By most measures, the economy is doing great. The US labor market is creating around 200,000 jobs a month, which has brought the unemployment rate tumbling to 5%. Meanwhile, home prices are up and stock prices (GSPC) are near all-time highs.
So, why are there so many people so reluctant to acknowledge how good things are today?
One word: trauma.
“Some people are still recovering from the trauma of what happened in 2007-2008,” President Barack Obama said in an interview with Yahoo Finance’s Nicole Sinclair. “You know, we went through a really scary time.”
Trauma has the ability to distort how we perceive our present reality.
Consider the joy that comes from jumping on a trampoline or the thrill one gets from speeding downhill on a bicycle. For many folks, the unexpected and painful reality of a nasty spill and a couple of fractured bones will forever take away the bliss that once came from those activities. The trampoline and bicycle will continue to offer the same experience, but the trauma can be so intense that it can force many to keep their feet on the ground.
Losing your job, getting evicted from your home, and watching the value of your retirement savings crash can be deeply distressing. And so even when you get a new job, move into a new home, and recoup all of your investment losses, that new persistent feeling of uncertainty that followed the traumatic will discount everything you have.
"We had a great recession, which disappointed people," JPMorgan CEO Jamie Dimon said to Yahoo Finance's Andy Serwer.
Today, people may have just as much, if not more, than what they had during their best times. But many don't actually perceive that, and so they'll buy into the campaigns of presidential candidates like Donald Trump and Bernie Sanders, whose platforms are based on convincing Americans that things have been terrible.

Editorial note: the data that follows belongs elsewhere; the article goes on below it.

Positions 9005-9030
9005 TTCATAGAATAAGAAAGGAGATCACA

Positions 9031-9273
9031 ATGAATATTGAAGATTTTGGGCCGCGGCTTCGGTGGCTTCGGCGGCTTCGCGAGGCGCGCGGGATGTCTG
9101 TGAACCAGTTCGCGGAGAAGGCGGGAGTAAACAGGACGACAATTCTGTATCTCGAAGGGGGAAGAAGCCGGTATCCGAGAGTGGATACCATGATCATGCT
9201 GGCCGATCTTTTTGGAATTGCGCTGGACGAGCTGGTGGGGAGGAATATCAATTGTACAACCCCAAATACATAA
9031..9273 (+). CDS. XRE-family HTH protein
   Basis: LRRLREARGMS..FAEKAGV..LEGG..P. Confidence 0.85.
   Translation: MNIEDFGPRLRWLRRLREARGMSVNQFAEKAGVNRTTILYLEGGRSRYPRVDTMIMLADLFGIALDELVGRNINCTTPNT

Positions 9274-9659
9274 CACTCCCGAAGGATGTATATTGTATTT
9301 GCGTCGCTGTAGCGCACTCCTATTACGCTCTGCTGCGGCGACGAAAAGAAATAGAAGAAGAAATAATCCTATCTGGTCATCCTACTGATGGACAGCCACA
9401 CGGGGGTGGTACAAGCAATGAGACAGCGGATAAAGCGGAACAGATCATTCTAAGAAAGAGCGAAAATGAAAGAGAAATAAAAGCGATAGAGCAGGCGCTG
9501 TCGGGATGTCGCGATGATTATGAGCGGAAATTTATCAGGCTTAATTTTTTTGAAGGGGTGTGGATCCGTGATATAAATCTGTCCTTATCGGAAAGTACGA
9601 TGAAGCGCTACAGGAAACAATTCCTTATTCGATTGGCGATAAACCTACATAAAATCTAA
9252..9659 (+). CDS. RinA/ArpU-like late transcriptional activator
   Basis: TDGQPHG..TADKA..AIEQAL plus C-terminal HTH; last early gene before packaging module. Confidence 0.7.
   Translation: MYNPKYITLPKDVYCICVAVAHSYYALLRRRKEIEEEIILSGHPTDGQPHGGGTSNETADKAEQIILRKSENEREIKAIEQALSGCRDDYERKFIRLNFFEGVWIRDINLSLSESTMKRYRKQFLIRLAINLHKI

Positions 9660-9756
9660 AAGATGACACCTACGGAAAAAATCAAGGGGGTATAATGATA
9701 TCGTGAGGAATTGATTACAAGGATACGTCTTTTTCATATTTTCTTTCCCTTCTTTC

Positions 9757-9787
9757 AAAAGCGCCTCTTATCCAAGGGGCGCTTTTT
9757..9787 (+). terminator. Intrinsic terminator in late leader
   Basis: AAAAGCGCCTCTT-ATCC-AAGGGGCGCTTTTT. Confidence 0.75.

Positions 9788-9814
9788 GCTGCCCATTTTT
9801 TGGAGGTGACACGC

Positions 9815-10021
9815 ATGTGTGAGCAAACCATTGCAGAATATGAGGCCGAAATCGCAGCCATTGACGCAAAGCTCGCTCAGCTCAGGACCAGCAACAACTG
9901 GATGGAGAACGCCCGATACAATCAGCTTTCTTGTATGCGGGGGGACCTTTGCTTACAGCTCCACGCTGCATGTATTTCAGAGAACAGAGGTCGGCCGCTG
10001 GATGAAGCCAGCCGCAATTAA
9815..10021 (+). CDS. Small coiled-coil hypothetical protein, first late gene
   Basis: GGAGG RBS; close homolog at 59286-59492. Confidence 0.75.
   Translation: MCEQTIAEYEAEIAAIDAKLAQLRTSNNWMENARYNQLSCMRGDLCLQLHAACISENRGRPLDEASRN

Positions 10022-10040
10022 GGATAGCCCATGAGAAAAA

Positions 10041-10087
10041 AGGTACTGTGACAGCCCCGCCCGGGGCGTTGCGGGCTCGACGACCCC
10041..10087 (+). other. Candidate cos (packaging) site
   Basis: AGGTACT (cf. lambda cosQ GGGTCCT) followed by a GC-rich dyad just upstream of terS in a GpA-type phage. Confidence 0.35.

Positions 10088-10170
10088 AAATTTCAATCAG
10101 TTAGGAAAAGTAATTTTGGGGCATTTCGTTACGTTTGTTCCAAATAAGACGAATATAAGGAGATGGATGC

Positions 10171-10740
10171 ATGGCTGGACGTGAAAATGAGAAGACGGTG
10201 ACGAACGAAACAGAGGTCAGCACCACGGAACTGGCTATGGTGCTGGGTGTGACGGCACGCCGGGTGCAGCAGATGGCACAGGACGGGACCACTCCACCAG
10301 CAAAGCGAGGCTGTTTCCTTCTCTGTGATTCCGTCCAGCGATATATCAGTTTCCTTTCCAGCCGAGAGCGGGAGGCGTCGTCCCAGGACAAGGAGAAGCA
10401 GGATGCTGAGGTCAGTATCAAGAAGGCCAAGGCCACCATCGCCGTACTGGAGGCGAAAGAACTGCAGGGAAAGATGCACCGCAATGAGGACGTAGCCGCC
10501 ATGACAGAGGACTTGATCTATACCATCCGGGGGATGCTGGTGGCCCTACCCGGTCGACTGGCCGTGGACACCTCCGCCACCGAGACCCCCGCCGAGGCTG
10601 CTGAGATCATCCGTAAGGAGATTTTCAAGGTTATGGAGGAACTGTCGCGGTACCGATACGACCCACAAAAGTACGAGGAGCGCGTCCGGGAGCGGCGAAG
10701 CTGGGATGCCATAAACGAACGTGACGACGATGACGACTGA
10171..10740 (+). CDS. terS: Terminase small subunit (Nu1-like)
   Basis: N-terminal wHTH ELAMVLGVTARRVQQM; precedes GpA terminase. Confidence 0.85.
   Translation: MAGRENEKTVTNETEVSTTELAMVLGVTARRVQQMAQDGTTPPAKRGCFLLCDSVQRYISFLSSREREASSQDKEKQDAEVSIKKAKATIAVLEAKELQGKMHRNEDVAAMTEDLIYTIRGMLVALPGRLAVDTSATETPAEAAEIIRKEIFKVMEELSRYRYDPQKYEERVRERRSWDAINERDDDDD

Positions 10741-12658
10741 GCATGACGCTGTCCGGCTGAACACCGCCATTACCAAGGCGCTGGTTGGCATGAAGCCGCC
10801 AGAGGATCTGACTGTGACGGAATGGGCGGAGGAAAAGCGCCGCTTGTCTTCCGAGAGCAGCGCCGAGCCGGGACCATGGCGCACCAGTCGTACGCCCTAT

“I think there’s still an insecurity there,” Obama said.
This is not to dismiss the Americans who are in fact struggling. As Yahoo Finance's Rick Newman pointed out, many are living their own personal recessions.
"A lot of Americans haven’t seen the benefits of [the recovery] yet," Dimon said.
Trauma intensifies our behavioral biases
People are irrational. No matter how hard we try to be rational, we often don’t act in the most rational ways because those ways often don’t feel like the right or best decisions.
In the field of behavioral finance, one behavioral bias that is studied extensively is regret aversion. Regret aversion occurs when the unpleasant memory of bad decisions in the past puts undue and irrational influence on future decisions. For example, you lose 20% in the stock market in a very short period of time, so you decide never to buy stocks again because of your perpetual expectation that the market will soon crash again.
There’s no easy way to deal with this, especially since there is a very real chance that something bad will indeed happen again. Indeed, when it comes to the markets and economy, it’s always something.
Perhaps the first step is to acknowledge the possibility that it is our biases that are causing us to be so bummed out about the markets and economy all the time. Maybe then you’ll begin to think like folks like Warren Buffett who can simultaneously appreciate that terrible things are always happening while acknowledging that things have never been better than they are today.
Sam Ro is managing editor at Yahoo Finance